On Mid-Life Crisis and God’s Glory
By: Anne Dahlhauser
“In the year that King Uzziah died, I saw the Lord, high and exalted, seated on a throne; and the train of his robe filled the temple. Above him were seraphim, each with six wings: With two wings they covered their faces, with two they covered their feet, and with two they were flying. And they were calling to one another: “Holy, holy, holy is the Lord Almighty; the whole earth is full of his glory.” - Isaiah 6:1-3
Today my pastor stood up and talked about Isaiah 6.
“Sometimes things we intend to happen don’t. And other times, events we’ve never, ever prepared for happen to us.” That’s when he told us to open our Bibles to Isaiah 6, and as I skimmed the verses about seraphim and King Uzziah, I had no idea how he’d make a connection.
As I heard the words about things that happened and don’t happen and our intentions, I remembered the darkness of the night before. As we tried to fall asleep, my husband and I threw around the words “mid-life crisis,” careful to not drop them heavy, but to just let it dance around our conversation. We are 36 and 41 now, and we’ve been married for 16 years. After five babies and lots of changes, we fell back on pillows and wondered. Just wondered.
How much of this have we chosen?
What could’ve been different?
Because, like my pastor said the next morning: “Sometimes things we intend to happen don’t. And other times, events we’ve never, ever prepared for happen to us.”
I let myself wonder last night. Just wonder. Maybe this wasn’t what it was supposed to be. Maybe we’d failed to enjoy the moments as they were, maybe our windows of opportunities were fastened shut now, maybe the things we’d intended would never, ever be - seemingly hijacked by what we hadn’t seen coming. Maybe it all went by too fast.
“Holy, holy, holy is the Lord Almighty; the whole earth is full of his glory.”
And yet, today the pastor stood up and talked about glory, about how the earth is full of God’s glory.
Last night, with all the talk about mid-life crisis and what-ifs, I had missed the part about Glory. But Sunday morning dawned with a new realization: Glory changes everything.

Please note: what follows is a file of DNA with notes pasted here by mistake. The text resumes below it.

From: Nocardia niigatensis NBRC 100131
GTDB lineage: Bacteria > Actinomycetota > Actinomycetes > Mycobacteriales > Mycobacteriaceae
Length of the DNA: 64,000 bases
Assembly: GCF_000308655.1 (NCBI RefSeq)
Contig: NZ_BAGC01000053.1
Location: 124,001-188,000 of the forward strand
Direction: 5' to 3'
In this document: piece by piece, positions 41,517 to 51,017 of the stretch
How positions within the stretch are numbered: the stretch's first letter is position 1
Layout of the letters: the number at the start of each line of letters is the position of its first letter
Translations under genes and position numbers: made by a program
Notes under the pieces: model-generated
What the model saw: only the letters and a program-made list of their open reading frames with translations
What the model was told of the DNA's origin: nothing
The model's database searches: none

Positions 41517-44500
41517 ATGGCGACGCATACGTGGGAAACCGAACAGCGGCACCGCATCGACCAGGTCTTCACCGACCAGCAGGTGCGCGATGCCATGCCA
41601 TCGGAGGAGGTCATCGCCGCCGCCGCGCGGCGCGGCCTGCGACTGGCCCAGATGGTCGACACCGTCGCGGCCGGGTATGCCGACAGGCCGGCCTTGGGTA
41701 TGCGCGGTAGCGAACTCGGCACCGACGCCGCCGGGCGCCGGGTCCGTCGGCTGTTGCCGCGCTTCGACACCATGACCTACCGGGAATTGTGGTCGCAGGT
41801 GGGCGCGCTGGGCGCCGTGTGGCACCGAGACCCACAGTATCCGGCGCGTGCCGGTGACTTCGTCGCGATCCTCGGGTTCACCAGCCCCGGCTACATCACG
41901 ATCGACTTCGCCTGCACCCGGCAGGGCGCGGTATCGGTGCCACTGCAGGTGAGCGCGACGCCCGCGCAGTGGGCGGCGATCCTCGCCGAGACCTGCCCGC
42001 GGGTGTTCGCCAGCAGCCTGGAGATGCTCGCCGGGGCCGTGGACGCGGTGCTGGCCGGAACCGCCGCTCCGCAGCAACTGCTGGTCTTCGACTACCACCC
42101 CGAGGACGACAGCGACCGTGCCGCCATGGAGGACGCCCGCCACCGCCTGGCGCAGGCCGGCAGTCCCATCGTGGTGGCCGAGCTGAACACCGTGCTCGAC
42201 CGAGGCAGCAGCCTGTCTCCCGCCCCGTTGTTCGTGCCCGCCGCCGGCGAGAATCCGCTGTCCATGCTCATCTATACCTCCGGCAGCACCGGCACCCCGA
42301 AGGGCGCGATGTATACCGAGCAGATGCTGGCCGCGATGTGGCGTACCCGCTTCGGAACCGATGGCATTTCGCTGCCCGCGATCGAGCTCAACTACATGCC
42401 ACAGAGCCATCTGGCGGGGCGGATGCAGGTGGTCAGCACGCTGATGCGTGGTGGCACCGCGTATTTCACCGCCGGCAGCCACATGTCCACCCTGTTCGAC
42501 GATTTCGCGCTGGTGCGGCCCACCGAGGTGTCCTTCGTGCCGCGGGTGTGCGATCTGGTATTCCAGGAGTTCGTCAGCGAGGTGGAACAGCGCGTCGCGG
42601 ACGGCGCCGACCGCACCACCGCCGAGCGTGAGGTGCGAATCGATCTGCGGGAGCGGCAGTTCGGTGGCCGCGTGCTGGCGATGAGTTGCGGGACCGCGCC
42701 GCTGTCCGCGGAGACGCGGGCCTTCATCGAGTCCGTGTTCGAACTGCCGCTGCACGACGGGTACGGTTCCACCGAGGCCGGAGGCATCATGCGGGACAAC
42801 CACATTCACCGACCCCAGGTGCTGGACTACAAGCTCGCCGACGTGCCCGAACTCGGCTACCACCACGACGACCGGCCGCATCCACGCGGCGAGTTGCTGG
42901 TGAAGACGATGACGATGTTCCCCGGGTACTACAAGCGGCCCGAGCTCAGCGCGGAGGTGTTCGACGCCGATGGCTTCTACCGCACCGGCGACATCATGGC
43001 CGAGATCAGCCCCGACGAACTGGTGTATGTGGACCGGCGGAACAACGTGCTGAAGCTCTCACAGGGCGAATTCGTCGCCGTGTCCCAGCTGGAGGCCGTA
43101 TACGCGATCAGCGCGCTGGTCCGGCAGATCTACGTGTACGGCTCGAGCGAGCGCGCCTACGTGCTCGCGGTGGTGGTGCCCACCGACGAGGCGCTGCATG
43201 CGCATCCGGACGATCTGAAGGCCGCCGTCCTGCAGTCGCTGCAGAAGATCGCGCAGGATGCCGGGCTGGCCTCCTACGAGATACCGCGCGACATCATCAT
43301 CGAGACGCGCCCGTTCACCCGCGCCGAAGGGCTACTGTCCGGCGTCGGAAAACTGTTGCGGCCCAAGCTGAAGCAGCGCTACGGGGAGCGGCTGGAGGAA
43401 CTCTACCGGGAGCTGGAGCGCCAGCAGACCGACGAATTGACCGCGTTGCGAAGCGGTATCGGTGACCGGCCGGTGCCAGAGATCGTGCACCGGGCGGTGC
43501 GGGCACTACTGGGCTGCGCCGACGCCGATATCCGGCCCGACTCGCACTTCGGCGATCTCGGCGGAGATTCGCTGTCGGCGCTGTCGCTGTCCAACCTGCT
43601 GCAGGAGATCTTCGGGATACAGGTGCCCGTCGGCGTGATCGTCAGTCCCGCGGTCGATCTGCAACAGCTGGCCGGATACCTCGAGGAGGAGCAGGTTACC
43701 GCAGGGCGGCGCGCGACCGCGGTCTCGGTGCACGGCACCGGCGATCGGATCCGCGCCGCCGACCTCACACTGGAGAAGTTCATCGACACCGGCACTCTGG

Glory is God’s way of pulling divine purpose out of shambles, making things right in the midst of broken relationships, stress, endless nights of frozen pizzas, moving trucks, and graveside weeping. In every bit of it, God can receive Glory, and every situation can be one that illuminates His face for a purpose beyond our understanding.
Somehow, the promise of God receiving Glory causes a new light to shine on the mess, and then we see. We see that every jagged edge and every detour are ones God molds for His fame, His honor. For Himself. And so, Glory wins.
No time is entirely lost.
No decision is completely wrong.
Because Glory creates meaning and beauty as we look back on years of marriage and raising babies. I still wonder about what-ifs and whys, but I know God is sovereign. As these verses show, God is to be exalted; in other words, may we see Him as sovereign over our marriage stories. He is capable and trustworthy to bring out each season and every change in a way that brings Glory to Himself.
His holiness is never tainted by our floundering or our questions or even our mid-life crises of what-ifs. After one year or 16 years or 40 years of marriage, we can know He is over it all and in it all. He is working divine purpose into every step, as slippery or rocky as it seems.
Glory wins in our homes and in our marriages, as we bow to the one who is holy.
Anne Dahlhauser lives in rural Iowa on a quaint farm with her husband, five kids, and various animals. She holds an MA in Teaching Languages (TESOL and Spanish) and is a lover of words, culture, and communication. Most days you can find her teaching Spanish in her classroom, vacuuming up dog hair at home, or shuttling her kids between countless school activities - or trying to hide from it all with a good book in her tiny bedroom window seat.
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